This time of year writing conferences are gearing up, the faculty has been chosen and the websites are humming, ready to take your reservations. So why attend a writer's conference? Is there anything to be gained? I believe the answer is a resounding, YES.
Personally, I've been attending large conferences for years. And as my experience level has increased so have the benefits from attending. Here are my top ten reasons to attend a writer’s conference this year.
10. Relationships. Writing is all about relationships – your relationship with the reader, with the editor and with other writers.
9. Loneliness. Writing is a lonely business. We need time to socialize with others who get this crazy passion we have with words.
8. Confirmation. We all face doubts as to whether or not we really are a writer. A conference is the best place to confirm that calling and receive support from our peers.
7. Misery loves company. If you have spent any time at all as a writer, you know all about rejection. It helps to hear other people talk about their experiences and realize we all face the same thing.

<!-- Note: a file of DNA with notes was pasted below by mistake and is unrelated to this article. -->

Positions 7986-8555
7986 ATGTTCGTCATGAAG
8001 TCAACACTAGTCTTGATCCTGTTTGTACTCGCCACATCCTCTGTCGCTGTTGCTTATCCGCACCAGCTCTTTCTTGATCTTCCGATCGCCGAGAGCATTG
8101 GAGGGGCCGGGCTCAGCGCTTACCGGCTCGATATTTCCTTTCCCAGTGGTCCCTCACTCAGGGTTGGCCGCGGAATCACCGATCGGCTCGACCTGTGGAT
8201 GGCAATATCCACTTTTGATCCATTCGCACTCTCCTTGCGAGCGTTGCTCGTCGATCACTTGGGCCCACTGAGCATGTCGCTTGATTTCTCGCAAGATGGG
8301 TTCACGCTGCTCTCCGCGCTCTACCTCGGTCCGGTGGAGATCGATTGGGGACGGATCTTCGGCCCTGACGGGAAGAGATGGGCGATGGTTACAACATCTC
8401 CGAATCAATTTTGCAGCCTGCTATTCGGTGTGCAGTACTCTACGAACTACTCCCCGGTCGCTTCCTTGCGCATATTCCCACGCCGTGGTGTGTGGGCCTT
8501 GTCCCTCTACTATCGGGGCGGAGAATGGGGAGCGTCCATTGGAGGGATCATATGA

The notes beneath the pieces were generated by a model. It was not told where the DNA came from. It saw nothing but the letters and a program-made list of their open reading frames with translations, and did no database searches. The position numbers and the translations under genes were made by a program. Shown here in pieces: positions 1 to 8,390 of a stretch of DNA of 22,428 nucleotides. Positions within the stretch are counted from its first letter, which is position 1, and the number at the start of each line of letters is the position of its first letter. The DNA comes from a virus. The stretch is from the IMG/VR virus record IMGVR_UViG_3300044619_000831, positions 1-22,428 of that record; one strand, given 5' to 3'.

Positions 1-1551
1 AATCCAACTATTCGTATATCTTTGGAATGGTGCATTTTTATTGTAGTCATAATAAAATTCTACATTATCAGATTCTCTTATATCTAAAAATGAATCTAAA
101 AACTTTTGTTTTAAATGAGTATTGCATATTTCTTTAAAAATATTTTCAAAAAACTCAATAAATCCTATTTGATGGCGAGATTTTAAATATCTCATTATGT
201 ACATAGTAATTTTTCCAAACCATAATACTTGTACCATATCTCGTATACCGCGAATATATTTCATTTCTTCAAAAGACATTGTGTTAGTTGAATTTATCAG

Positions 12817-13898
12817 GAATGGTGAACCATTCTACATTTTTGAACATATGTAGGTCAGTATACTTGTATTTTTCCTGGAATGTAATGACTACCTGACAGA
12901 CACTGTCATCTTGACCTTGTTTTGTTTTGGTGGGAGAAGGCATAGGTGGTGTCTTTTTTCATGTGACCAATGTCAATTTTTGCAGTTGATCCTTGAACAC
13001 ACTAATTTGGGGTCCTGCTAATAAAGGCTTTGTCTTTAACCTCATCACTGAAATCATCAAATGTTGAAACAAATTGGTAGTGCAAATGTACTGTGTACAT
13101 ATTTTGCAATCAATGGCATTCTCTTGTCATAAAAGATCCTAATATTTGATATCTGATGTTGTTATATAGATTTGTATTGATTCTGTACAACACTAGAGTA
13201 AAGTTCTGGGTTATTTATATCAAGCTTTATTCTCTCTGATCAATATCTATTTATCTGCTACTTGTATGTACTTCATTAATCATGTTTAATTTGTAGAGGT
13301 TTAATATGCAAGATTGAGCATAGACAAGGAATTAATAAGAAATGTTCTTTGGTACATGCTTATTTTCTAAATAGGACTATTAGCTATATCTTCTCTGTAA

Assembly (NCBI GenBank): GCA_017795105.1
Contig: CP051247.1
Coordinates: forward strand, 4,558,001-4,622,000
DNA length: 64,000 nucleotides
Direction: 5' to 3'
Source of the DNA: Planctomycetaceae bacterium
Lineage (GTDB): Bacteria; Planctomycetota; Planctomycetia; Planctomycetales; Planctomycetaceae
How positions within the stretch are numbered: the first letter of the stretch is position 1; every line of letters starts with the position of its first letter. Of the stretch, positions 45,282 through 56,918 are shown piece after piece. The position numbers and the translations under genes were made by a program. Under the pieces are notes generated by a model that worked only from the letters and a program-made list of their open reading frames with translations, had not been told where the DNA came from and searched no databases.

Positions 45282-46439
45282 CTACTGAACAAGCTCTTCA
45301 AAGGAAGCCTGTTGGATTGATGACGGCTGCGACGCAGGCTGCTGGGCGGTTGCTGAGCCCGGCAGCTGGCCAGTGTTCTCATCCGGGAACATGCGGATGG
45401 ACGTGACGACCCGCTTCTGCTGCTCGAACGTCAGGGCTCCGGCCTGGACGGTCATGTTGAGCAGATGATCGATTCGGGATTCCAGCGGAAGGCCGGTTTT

6. The classes. Where else can you spend hours at a stretch learning about all the different aspects of writing?
5. Late night brainstorming sessions. Many of us keep odd hours as writers, where else can you find others ready to share a cup of coffee and discuss an idea at 2am?
4. Meet your neighbor. Okay, I admit, this one’s personal for me. But I had to go to a writer’s conference to meet my writing buddy Vonda Skelton – who lives less than 3 minutes away!
3. Hang out with the stars. We all have writers we admire and a conference where they are on staff is the perfect place to get to know them.
2. Sharpen that pitch. If you want to pitch an idea, a conference is the perfect place to try it out on other professionals before you send it to the editor.
1. Network, Network, Network. Like I said, writing is all about relationships and its human nature for an editor to prefer someone he’s met to someone he doesn’t know.
So where should you start in your search for a conference? I can recommend quite a few, from experience and reputation. The Blue Ridge Mountains Christian Writers Conference and The Southwest Christian Writers Studio for a start. Next week I’ll post about how to choose a conference that’s a good fit for you.
In the meantime, I'm taking your suggestions. What conferences have you enjoyed the most?
Don't forget to join the conversation!